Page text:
Keeping Banana Farmers on Track with Weather Data
Bananas are a key crop for farmers in the Caribbean basin of Costa Rica, which has 42,916 hectares of banana plantations. Favourable weather and soil conditions usually allow for intensive production for export purposes. However, during the year there are considerable variations in climate that can cause a significant impact on production.
In 2005, the National Banana Corporation (CORBANA) decided to create the BANACLIMA Program, an automated weather station network that distributes weather information to all banana producers and crop managers in real-time, allowing continuous monitoring of weather conditions in the major banana producing areas in the country. The real-time information is put on CORBANA’s website (www.corbana.co.cr), allowing both producers and farm managers to use it. Weather forecasting is also available via e-mail and SMS. This includes alerts and warnings for extreme weather events, as well as a weekly and monthly agro-climatic bulletin.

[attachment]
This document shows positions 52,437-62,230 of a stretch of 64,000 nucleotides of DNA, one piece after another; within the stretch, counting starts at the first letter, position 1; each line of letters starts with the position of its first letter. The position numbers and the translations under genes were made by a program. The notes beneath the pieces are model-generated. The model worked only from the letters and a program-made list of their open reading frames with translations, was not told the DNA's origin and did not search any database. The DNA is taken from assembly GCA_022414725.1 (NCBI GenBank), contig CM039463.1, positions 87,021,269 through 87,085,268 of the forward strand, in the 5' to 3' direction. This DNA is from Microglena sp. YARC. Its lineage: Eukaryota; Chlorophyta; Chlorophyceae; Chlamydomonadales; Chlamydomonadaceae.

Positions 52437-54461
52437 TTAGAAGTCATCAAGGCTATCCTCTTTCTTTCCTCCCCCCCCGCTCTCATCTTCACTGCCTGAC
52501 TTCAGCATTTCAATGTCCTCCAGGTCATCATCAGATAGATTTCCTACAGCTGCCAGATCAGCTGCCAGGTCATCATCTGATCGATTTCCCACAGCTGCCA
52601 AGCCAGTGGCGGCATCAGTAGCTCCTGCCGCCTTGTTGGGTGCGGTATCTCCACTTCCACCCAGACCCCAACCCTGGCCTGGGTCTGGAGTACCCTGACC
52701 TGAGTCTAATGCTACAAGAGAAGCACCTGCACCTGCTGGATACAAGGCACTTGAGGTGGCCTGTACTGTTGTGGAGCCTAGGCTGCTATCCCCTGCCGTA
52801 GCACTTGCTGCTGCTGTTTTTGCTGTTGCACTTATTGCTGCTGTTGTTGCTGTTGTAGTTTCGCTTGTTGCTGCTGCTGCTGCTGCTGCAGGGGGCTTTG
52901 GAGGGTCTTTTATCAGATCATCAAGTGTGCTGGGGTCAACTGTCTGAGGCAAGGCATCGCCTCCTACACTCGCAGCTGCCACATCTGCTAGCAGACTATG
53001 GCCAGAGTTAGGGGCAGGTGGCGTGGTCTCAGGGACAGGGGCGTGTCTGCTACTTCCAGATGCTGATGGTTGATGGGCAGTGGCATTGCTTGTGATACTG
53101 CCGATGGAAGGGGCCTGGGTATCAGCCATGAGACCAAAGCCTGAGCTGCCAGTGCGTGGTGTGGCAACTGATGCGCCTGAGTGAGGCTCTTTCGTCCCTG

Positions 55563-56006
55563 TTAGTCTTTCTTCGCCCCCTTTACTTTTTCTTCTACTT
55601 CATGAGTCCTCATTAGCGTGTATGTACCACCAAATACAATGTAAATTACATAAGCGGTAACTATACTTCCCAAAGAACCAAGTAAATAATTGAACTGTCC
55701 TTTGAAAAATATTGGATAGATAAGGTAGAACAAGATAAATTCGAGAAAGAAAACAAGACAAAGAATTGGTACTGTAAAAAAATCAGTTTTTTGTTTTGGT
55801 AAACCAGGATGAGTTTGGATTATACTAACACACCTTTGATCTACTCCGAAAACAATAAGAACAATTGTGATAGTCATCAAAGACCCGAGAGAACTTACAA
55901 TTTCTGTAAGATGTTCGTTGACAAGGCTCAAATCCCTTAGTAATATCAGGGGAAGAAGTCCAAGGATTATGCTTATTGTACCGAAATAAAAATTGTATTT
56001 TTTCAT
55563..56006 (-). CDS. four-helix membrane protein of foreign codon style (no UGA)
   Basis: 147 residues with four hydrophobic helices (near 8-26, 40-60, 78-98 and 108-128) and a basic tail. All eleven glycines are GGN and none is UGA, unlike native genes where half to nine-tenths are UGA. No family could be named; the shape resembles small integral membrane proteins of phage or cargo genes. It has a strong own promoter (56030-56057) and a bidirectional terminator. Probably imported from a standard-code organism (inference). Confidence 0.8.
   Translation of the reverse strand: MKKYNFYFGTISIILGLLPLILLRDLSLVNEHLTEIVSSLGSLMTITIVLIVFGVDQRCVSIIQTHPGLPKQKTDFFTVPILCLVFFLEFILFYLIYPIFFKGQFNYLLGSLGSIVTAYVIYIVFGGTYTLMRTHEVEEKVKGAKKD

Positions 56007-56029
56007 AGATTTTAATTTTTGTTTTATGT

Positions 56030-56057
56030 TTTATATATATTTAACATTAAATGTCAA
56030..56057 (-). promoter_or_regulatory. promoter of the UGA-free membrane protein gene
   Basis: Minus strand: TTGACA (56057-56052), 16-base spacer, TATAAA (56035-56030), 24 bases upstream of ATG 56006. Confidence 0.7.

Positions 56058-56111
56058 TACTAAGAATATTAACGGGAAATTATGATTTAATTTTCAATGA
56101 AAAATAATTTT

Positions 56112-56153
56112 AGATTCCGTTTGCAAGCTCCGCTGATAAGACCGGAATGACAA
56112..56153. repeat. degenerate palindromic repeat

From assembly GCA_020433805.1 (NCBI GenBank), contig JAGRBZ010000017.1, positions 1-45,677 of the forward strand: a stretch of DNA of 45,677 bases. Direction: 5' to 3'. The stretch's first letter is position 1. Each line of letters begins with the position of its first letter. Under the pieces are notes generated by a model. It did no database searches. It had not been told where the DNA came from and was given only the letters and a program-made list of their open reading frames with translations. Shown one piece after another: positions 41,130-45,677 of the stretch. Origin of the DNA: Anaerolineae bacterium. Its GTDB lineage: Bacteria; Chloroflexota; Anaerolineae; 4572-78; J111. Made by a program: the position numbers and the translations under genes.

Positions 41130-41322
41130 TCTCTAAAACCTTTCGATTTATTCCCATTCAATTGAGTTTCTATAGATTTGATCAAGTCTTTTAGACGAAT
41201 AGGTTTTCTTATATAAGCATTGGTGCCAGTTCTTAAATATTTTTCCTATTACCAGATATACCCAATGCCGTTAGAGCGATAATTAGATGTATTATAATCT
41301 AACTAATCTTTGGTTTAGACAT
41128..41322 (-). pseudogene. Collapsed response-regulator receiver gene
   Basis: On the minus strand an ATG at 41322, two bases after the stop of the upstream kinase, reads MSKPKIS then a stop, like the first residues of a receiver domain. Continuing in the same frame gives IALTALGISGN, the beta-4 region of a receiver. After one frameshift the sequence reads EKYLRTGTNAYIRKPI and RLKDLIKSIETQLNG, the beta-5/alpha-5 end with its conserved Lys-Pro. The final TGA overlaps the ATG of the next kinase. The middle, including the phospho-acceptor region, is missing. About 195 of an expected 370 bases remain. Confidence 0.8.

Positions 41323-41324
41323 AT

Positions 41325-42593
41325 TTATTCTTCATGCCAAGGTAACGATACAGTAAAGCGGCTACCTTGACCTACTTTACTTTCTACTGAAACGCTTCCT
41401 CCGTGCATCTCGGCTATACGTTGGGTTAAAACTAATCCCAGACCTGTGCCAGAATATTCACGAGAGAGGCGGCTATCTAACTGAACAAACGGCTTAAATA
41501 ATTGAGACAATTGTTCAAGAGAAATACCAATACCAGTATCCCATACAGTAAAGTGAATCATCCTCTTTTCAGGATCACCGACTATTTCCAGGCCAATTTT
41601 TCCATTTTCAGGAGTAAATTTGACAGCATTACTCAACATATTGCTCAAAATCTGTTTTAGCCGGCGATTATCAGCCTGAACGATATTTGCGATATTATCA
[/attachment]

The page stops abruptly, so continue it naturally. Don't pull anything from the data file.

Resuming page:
“It is a good tool for all us farmers, it really helps the banana growing sector, as a support system that helps us make decisions that will prevent (the weather) from affecting us badly,” comments one BANACLIMA user.
A key benefit of having this weather information available is being able to decide how to manage input use, such as fertilizers and crop protection products, on a farm. Given that the efficiency of these products is highly dependent on the climate conditions, farmers are able to maximize the economic benefit of using these products, whilst minimizing impact on the environment, if they have weather forecasting information available to them.
The availability of weather information will also help the banana industry to better prepare for natural disasters related to climate change such as floods or droughts.
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